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When Sleep Can Be Our Worst Nightmare: Paranormal Bedroom Invaders

Ever had a strange and frightening experience in your bedroom? A sense of a dangerous, maybe even deadly, creature lurking in the corners of the bedroom, and that suddenly leaps onto the bend and holds you down? And there are very often sexual aspects to all of this. If this sounds familiar to yourself, don’t worry, you’re not alone. It’s important to note that such creatures are not limited to just one or two parts of the planet – or even to specific time-frames. Incubi and Succubi are everywhere – exactly as they were in the distant past. In Newfoundland, there is the Old Hag – a female monster that, just like legendary Lilith, straddles the unwary in the dead of night and steals semen from terrified men. South Africa has the monstrous Tokoloshe. Scandinavia is home to the Mare – which, rather notably, is from where the word “nightmare” comes. Popobawa creates fear and dread for the people of Zanzibar. The Karabasan is a Turkish version. The Boto haunts the cities and jungles of Brazil. And, the Lidérc plagues the people of Hungary. While the names are many and varied, the key component of a sexual encounter in the dead of night, in which the victim is unable to stop the experience, is worldwide.

There is very little doubt that the most terrifying beings that fall into this category are the Succubus and the Incubus. In his 2011 book, Strange Intruders, David Weatherly says that these creatures ““live in a spirit world and crave the energy and life essence of the living.” They are dangerous, violent and manipulative things that very often present themselves in the form of a person’s definitive fantasy. There is, however, nothing appealing about these monsters of the night. In fact, they should be avoided at all costs. It’s either that or ultimately pay a terrible price. The problem is that it’s very difficult to escape their clutches when you are in bed, completely paralyzed, and held down by a malevolent thing from another plane of existence.

(Nick Redfern) The bedroom: Potentially a dangerous location for us when we sleep

The term, “Incubus,” is a most appropriate one, as it is derived from ancient Latin term which means “to lie upon.” The word itself is “incubare.” In essence, the term is a most apt one, as the Incubus does exactly that: it lies upon its victim and sexually assaults them. The Incubus is the male version of this menacing beast, while the Succubus is the female. It’s a phenomenon that has been with us just about as long as civilization has existed. As evidence of this, we’ll now take a trip back to the world and the people of Mesopotamia, which, thousands of years ago, was situated in the eastern part of the Mediterranean and covering Turkey, Iran, Iraq, and Syria. Is it possible that all of this, from the earliest years of civilization to the present day is due to nothing stranger than the complexities of the human mind? Doubtful. Admittedly, yes, technologically-speaking, we are very different to the people of yesteryear. On the other hand, though, and just like today, the people back then had families and friends, and they laughed and they cried. In that sense our minds are not so different.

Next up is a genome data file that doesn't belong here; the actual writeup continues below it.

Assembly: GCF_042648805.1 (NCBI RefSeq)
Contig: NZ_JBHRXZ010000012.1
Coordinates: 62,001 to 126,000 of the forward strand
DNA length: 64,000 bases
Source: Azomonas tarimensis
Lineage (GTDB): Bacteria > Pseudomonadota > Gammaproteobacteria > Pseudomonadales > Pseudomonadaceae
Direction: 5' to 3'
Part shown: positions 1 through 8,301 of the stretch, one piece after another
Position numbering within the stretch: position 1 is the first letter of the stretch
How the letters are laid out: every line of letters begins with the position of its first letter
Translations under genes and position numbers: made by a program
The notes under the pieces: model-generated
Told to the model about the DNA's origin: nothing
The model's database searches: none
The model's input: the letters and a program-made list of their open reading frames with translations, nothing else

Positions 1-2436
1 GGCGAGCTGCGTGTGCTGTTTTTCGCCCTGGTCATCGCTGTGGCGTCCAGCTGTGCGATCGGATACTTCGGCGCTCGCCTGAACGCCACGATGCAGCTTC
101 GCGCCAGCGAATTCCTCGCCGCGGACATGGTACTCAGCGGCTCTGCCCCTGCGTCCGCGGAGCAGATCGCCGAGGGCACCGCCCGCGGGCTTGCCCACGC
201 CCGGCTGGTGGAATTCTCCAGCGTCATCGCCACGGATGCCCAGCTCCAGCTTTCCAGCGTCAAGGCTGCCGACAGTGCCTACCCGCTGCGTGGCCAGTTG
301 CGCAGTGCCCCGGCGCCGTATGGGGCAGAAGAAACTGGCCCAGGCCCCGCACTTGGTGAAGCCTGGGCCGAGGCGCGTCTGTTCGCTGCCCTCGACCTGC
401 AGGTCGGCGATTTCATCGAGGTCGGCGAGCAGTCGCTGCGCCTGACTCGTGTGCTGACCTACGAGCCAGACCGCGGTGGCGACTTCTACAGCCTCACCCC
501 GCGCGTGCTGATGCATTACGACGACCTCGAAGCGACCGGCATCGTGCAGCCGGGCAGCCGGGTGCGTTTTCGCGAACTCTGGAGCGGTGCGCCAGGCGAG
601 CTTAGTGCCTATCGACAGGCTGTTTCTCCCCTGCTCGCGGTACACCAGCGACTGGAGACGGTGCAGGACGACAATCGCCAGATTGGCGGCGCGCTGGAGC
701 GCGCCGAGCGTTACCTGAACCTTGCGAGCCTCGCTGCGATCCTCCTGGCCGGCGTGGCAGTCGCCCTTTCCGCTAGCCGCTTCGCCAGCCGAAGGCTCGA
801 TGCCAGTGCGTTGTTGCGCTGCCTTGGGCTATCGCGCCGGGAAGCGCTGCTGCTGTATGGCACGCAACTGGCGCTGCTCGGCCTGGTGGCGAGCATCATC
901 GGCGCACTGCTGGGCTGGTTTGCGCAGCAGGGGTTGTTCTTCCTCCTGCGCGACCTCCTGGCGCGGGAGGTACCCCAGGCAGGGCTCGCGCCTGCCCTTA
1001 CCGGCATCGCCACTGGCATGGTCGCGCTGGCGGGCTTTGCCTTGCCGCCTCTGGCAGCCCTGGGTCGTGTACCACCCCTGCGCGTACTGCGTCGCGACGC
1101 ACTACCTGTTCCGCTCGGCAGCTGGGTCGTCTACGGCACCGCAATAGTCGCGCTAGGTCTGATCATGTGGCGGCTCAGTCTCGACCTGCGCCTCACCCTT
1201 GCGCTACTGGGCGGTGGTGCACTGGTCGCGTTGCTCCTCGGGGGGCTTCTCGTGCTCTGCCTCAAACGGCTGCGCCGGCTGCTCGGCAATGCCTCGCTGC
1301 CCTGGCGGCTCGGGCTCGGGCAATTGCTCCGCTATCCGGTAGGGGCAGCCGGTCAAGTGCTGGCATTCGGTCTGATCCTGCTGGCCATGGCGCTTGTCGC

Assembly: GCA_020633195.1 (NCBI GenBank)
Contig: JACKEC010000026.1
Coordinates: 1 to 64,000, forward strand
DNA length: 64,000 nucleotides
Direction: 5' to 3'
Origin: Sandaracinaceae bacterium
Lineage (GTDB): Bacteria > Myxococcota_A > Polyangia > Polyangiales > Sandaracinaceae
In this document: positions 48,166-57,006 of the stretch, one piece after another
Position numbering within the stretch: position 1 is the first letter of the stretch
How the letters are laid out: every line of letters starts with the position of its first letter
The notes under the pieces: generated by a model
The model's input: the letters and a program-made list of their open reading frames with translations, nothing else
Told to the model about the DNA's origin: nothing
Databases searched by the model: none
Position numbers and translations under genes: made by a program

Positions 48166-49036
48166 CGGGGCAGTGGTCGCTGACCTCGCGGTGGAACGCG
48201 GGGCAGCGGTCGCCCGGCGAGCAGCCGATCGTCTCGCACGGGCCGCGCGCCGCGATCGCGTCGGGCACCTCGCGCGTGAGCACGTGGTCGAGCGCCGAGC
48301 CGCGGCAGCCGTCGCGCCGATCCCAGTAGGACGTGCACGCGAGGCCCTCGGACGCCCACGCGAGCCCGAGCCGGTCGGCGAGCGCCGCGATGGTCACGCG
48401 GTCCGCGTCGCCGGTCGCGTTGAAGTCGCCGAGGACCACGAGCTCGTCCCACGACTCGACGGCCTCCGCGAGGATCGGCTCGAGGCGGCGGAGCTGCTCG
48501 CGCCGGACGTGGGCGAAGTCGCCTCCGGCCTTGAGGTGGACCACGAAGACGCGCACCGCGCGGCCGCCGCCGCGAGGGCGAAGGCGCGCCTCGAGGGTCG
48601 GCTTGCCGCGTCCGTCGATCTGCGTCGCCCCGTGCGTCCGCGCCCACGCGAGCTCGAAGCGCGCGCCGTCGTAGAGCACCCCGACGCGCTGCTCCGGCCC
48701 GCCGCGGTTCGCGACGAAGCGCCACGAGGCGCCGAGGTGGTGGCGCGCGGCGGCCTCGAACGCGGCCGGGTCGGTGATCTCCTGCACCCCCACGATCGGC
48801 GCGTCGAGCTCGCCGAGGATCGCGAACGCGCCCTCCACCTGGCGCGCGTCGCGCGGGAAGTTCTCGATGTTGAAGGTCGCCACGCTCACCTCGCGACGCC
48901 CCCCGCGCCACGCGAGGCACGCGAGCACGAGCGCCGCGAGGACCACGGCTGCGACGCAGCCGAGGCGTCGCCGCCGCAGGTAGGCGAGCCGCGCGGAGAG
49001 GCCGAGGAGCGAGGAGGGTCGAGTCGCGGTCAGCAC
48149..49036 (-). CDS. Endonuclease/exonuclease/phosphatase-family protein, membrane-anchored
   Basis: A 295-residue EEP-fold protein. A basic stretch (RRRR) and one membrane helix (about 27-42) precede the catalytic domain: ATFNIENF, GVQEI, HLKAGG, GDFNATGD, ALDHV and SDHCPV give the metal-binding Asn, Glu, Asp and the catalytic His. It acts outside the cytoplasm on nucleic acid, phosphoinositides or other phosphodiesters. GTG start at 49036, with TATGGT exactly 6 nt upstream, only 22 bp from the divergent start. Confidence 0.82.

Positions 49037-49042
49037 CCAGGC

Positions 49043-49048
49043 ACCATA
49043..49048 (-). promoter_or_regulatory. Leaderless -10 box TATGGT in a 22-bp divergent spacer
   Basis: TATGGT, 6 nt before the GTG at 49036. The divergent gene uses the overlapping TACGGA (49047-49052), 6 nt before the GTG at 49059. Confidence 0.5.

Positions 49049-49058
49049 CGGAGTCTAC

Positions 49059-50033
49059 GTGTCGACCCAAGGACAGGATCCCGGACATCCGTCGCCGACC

Those who are skeptical of the idea that bedroom invaders of a supernatural nature really exist, suggest that all of the above – from the distant past to the present day – can be explained away by what is known popularly as sleep-paralysis. Its medical term is hypnagogia – it’s a period during the sleep state when, sometimes, a person semi-awakens. And, in that half-awake / half-asleep state, the brain can do some very strange things, including creating a sense of something threatening in the bedroom. It’s a condition which was coined back in the 1800s, by Louis Ferdinand Alfred Maury, who was a French doctor. Sleep paralysis does not – and cannot – explain away everything, though. There are, for example, cases in which the encounter leaves behind it residual odors, such as brimstone and sulfur – which are reported in numerous paranormal encounters, including the early 1950s-era experiences of Albert Bender, who quickly found himself on the wrong side of the Men in Black, when he started to dig into the UFO mystery. Not only that, Bender had a classic Old Hag type experience back in 1953. On occasion, a wife has seen her husband straddled by one of these crazed things – and vice-versa. As this shows, these encounters are most assuredly not totally internal to the victims: there is a dangerous, undeniable external aspect, too.

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Nick Redfern works full time as a writer, lecturer, and journalist. He writes about a wide range of unsolved mysteries, including Bigfoot, UFOs, the Loch Ness Monster, alien encounters, and government conspiracies. Nick has written 41 books, writes for Mysterious Universe and has appeared on numerous television shows on the The History Channel, National Geographic Channel and SyFy Channel.
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